How do local cell phone companies compare?Published 12:00am Sunday, February 26, 2012
NATCHEZ — Whether it’s to gripe or brag, cell phone service is a topic that tends to get people talking, unless they’re in a dead spot.
And with many switching to smart phones in recent years — sometimes using their cell phones for tasks previously reserved for a computer — the quality of the connections to an iPhone, Android, Blackberry or a number of other devices has become even more critical to resident’s daily routines.
A test conducted by the staff of The Democrat put cell service providers to the test, and some clear results prevailed.
The results reflect the number of service bars displayed on three cell phones using the three main service providers in the area — AT&T, Verizon and C Spire.
If this were the Olympics, C Spire would win the gold, Verizon would take the silver and AT&T would go home with the bronze.
The number of bars was recorded in various spots around Adams County and Concordia Parish, including the Vidalia Walmart parking lot, the intersection of Main and Commerce streets, the Kingston Volunteer Fire Station, the city limits sign near Trinity Episcopal Day School, the intersection of Liberty and Dunbarton roads and the Foster Mound Volunteer Fire Station.
Sue Sperry, the AT&T public relations manager for Louisiana, Mississippi and Alabama, said there’s two components — coverage and capacity — that affect the quality of cell phone signals and contribute to dropped calls.
Coverage depends on the location of the call in relation to cell phone towers.
“Natchez is a little bit unique (when it comes to coverage),” Sperry said.
Because Natchez contains a historic district and a variety of different terrains, installing a tower — whether it’s on public or private land — can be complicated.
The provider companies must go through the Federal Communication Commission and get approval from organizations like the Natchez Preservation Commission.
“If you want to build a tower or system to increase coverage, you can’t always do it,” Sperry said.
Silvia Bunch, the receptionist at the Adams County Road Department, is familiar with the ins and outs of Adams County and cell coverage areas because of her constant contact with road department employees scouring the county for downed limbs and road maintenance.
In addition to distance from cell phone towers, Bunch said road department employees find that foliage and terrain affect their call quality.
And while C Spire, which the road foreman use, offers decent service “way out in the county,” there are a few dead spots.
“When you go to Jackson Point, it doesn’t matter who the carrier is — (cell phones) don’t have coverage,” she said. Anna’s Bottom is another with a bad track record of cell service, Bunch said.
“It’s just going to vary in areas (depending on) which terrain you’re in,” Bunch said.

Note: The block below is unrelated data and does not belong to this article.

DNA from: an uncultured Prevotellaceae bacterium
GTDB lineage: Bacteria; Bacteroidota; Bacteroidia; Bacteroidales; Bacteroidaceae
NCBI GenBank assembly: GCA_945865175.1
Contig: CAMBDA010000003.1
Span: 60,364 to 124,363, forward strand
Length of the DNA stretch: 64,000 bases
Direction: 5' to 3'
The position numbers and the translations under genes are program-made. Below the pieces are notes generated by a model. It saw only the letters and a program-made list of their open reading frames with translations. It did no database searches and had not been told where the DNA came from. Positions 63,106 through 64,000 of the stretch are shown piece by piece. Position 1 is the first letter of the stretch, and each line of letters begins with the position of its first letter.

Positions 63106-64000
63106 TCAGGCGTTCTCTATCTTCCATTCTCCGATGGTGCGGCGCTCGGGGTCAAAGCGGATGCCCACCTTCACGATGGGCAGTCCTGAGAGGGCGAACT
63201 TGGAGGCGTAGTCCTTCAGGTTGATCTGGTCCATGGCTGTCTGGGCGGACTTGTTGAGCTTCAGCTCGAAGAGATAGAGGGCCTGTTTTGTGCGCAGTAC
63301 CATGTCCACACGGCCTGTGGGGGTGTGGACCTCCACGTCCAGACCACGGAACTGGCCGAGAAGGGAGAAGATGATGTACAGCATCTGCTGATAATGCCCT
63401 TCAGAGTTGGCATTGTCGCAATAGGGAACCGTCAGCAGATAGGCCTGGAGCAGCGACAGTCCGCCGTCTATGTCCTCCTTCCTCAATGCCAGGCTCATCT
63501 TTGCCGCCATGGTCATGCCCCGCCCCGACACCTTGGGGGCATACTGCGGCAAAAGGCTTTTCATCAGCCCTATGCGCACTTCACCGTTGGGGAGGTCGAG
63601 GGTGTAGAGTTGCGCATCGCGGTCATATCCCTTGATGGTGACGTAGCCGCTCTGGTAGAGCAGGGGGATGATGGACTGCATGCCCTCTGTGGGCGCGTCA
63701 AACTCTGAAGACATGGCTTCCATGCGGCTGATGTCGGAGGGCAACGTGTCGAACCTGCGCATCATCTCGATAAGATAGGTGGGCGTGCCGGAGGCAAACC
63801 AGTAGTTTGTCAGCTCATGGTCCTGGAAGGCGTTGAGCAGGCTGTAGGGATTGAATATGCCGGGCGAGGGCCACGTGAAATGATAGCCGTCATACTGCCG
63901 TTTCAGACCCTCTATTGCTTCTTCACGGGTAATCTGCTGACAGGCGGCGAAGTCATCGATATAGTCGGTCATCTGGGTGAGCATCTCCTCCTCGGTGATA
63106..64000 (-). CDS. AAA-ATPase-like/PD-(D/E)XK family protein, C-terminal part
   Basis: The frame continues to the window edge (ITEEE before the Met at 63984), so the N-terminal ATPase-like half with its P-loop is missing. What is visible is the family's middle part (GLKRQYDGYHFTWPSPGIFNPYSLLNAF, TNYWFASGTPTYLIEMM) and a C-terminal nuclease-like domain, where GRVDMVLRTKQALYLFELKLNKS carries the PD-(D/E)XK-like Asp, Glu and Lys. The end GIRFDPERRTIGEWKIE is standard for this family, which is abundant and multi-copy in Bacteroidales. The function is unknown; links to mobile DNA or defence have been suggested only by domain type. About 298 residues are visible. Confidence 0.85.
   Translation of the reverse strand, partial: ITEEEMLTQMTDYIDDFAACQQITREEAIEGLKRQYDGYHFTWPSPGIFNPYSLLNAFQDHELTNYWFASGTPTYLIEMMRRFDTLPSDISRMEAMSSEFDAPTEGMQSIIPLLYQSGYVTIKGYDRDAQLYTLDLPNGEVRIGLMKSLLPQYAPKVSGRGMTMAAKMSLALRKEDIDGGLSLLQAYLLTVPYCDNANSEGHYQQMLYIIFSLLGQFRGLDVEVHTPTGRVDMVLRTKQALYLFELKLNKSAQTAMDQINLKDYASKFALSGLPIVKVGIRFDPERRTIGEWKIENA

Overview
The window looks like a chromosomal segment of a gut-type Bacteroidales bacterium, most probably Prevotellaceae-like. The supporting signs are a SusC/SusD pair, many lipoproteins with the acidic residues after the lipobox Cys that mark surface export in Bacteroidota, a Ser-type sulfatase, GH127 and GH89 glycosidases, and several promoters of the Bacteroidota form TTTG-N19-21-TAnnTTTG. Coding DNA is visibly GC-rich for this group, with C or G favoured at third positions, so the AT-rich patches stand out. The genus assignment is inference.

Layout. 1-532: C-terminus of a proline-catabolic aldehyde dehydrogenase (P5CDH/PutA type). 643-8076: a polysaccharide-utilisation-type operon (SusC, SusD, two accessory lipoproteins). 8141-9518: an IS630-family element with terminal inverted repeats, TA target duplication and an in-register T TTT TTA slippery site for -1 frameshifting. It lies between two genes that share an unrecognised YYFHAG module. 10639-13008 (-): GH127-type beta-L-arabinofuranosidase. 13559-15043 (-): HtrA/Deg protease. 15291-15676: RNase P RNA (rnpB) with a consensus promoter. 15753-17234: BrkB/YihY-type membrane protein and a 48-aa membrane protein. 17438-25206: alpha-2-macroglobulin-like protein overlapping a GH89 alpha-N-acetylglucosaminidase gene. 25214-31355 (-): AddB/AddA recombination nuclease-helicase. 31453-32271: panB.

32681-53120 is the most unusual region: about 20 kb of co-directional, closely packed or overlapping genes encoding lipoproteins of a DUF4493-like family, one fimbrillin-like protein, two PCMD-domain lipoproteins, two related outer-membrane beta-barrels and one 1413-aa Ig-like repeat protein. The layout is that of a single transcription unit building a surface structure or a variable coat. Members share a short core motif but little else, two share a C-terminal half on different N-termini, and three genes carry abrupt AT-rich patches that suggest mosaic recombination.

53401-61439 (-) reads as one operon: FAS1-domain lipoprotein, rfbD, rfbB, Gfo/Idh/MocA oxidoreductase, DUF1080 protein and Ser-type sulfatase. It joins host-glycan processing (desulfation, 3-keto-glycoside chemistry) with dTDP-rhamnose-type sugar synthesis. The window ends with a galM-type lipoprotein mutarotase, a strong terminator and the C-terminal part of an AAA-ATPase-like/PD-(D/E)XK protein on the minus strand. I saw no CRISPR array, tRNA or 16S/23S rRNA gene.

Spring and summer foliage can even affect service, she said.
Sperry said the other aspect that affects the clarity of a phone call is capacity, which refers to the amount of traffic the coverage area can handle.
“A cell tower by its nature is designed to handle certain amount of traffic at any given time,” Sperry said.
For example, cell phone users may have noticed that when crossing the Mississippi River Bridge while talking on a cell phone — an activity law enforcement and mothers might not condone — sometimes their phone calls get dropped, and other times the conversation survives the state line.
Sperry said there are a few AT&T antennas on the bridge, but they can only handle a certain amount of traffic.
“If it’s bumper-to-bumper (car traffic) and everybody is calling home saying ‘I’ll be late,’” there’s too much (cell phone) traffic,” Sperry said.
Thus, the call will drop or words will get scrabbled because too many cell phones are competing for a connection.
Additionally, smart phone tools take up more capacity. If a cell phone user streams a live video in high definition, it requires more bandwidth than talking or texting, Sperry said.
Until last year, AT&T was the only provider to offer iPhones, which could suggest AT&T customers use more bandwidth on their smartphones than other providers’ customers, she said.
“We’ve sold over 9 million iPhones in our company,” Sperry said.
On all cell phones, in areas with one or two bars, call quality suffers, because callers are too far from a tower or there is congestion on the tower, Sperry said. Three bars or more indicates full service, she said.
District 2 Supervisor David Carter, who lives on Kingston Road near Hutchins Landing Road, said he switched from AT&T to Verizon approximately a year ago because of service problems.
While he said he misses the customer service AT&T provided, he now gets Internet access on his phone with Verizon.
His county-paid cell phone uses C Spire, which also works well in the Kingston area, Carter said.
“The best overall phone coverage seems to be C Spire, Verizon is a close second and AT&T is a distant third,” Carter said.
But no provider can make it down the length of Kingston Road, Carter said.
District 3 Supervisor Calvin Butler said he’s had minor problems with AT&T service, but it’s not enough to make the switch.
Tate Road, near the Jefferson-Adams county line tends to give him problems, as well as some other areas. But his service works crystal clear inside his house in a rural area off of Steam Plant Road.
A few recent updates by AT&T in the Miss-Lou include a new cell tower built at the intersection of U.S. 61 and the Natchez Trace Parkway, and a new mobile broadband capability to cell towers in Vidalia, Ridgecrest and Ferriday. The company is currently working to provide 4G service to Adams County customers.
Sperry said while AT&T has specific plans for upgrades, when those are completed, the improvments won’t stop.
“There’s always investments to be made,” Sperry said. “The industry keeps changing.”